In the 1970s cult science-fiction comedy novel ‘The Hitchhiker’s Guide to the Galaxy’, given the billions of planets floating around the universe, the description for Planet Earth is limited to two words: “mostly harmless”. And, regrettably, “mostly harmless” could also apply to Nebraska-born singer-songwriter Betsy Phillips latest EP, ‘Like We’re Talking’.
That’s because this collection of languidly paced electric folk-pop, capped by Phillips’ ethereal, soft-voiced singing style, is unquestionably easy on the ear. But the relentlessly smooth landscape of sweetly purring guitars that dominate most of the EP’s six tracks ends up feeling too well-wrought and featureless for its own good.
This is a pity, because when Phillips’ voice gets the chance to break cover, it turns out there are some sharply intelligent, painfully mournful lyrics about love, loss and broken relationships submerged underneath.
The opening title track, ‘Like We’re Talking’ for instance, is about when an older friend passes away, but – intriguingly – from the deceased person’s point of view. Within that, with a brilliant and ever so slightly creepy mixture of nostalgia and wishful thinking, Phillips observes how even the most everyday of moments or activities can intensify emotional connections – and, heart-breakingly, subsequently underline their loss.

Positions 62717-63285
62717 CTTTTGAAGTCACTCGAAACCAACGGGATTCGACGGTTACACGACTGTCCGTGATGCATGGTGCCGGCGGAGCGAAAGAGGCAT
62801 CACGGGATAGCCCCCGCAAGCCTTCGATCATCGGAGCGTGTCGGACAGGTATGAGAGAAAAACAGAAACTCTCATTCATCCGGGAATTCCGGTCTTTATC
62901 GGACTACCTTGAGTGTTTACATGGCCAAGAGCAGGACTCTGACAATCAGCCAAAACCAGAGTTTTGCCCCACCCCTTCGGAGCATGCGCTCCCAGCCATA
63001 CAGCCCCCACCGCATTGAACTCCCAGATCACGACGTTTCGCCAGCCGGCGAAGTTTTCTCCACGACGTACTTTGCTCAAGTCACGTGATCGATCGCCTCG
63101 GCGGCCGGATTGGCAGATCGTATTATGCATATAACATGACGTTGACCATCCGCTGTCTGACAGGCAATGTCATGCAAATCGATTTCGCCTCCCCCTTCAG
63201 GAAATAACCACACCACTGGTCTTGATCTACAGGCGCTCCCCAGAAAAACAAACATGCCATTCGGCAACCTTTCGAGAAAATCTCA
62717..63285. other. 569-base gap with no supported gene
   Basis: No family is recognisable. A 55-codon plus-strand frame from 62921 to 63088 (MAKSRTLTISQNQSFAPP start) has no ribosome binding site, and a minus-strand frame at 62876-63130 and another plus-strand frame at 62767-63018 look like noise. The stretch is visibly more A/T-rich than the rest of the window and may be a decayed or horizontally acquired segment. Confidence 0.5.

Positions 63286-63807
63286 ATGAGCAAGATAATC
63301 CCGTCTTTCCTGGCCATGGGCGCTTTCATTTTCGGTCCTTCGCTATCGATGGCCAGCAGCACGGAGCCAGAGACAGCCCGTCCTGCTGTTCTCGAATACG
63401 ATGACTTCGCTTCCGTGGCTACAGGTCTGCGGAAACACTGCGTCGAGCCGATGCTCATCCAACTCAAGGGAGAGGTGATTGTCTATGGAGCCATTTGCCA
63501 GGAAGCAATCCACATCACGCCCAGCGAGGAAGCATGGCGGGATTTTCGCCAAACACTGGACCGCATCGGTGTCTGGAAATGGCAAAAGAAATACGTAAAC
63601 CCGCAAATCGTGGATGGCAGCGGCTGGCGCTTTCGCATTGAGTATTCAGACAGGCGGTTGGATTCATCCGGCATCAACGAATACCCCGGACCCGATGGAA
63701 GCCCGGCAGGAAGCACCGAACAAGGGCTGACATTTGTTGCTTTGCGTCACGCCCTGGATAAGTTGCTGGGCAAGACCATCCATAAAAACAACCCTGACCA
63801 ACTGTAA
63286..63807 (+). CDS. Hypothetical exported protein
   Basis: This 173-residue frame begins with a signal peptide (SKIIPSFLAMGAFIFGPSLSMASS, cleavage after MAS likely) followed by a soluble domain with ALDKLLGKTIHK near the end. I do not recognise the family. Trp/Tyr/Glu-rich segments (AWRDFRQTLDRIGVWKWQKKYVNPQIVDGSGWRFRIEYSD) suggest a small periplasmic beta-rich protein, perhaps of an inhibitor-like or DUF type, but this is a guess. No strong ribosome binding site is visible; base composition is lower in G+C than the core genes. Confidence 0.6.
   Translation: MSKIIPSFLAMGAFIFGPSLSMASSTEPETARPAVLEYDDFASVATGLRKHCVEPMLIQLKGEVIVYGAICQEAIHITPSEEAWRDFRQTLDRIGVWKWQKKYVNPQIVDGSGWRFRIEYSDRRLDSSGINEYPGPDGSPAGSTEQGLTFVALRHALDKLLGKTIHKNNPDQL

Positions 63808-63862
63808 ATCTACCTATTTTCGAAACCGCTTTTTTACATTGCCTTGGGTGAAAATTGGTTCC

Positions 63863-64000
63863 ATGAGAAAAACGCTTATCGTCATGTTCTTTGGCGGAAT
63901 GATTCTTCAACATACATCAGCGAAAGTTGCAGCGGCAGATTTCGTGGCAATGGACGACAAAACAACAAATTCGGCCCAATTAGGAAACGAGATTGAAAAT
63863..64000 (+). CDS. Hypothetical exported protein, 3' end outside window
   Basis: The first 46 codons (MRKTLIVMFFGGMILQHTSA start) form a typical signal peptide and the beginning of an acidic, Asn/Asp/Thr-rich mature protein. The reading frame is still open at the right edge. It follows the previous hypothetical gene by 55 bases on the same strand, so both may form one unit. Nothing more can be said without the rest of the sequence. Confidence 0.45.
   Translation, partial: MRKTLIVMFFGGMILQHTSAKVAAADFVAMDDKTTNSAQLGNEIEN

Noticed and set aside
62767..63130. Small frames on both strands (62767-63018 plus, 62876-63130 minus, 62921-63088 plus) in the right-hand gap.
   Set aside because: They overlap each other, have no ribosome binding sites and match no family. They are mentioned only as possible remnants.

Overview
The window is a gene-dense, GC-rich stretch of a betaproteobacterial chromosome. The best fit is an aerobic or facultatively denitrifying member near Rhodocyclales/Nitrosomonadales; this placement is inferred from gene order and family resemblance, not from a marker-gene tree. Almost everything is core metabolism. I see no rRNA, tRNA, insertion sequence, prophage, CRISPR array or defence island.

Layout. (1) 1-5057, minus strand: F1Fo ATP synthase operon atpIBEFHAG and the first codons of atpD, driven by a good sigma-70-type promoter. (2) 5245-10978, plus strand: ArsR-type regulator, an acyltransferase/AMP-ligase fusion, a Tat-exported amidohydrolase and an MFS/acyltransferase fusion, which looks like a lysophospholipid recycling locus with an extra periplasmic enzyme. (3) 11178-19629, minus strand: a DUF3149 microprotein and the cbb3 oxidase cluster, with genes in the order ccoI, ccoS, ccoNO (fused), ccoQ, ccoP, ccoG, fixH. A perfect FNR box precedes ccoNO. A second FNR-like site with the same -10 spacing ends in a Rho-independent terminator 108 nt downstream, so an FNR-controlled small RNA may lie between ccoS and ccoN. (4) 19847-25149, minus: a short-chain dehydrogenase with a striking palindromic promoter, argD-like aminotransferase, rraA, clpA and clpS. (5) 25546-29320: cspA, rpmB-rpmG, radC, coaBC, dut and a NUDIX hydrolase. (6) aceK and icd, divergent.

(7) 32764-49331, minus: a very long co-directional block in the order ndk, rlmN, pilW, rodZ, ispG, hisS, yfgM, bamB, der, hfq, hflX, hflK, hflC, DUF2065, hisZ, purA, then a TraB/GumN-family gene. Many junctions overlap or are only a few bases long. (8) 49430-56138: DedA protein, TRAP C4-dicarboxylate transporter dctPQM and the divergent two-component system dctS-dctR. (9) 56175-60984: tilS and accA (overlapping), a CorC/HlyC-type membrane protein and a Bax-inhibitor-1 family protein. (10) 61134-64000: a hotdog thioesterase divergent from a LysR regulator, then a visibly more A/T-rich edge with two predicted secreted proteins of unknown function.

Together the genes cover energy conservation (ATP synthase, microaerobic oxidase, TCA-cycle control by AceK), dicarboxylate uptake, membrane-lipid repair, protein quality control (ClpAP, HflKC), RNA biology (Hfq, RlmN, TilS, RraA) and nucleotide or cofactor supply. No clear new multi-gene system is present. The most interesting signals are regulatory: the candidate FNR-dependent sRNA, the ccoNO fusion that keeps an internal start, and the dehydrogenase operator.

“Just remember every time you hear that record it’ll still be ours forever / When you’re walking and you see the red leaves falling, it’ll be just like we’re talking.”
Then on ‘Yours to Forget’, Phillips hones in equally powerfully on the perilous instability and lingering attractions of a crumbling, but not quite totally broken, relationship.
“You leave me lonely in the morning / You kiss me slowly between goodbyes / You taste like bourbon and cigarettes / You are not mine, but I’m yours to forget.”
Track three, ‘Someone Like You’, the most upbeat of all the tracks, chugs and clatters along pleasantly enough, and if – like the rest of the album’s music – it doesn’t feel particularly adventurous, an electric guitar solo suddenly stuttering away in the background adds some timely vitality.
So far, so good-to-goodish. But then the second half of the EP dramatically sags both in pace and content. Instead, there’s an uninviting treacle of insipid nostalgia for childhood homes or failed relationships, all set against a backdrop of inoffensive, claustrophobia-inducing expanses of softly shimmering guitars.
“We drive by but we don’t stay”, she sings on one of these latter tracks. And to be honest, the temptation to make a U-turn in the road back to the much more effervescent first part of ‘Like We’re Talking’ is all but irresistible – and maybe before any similarities, rather than the differences – between the two halves of this very unevenly successful EP become too apparent.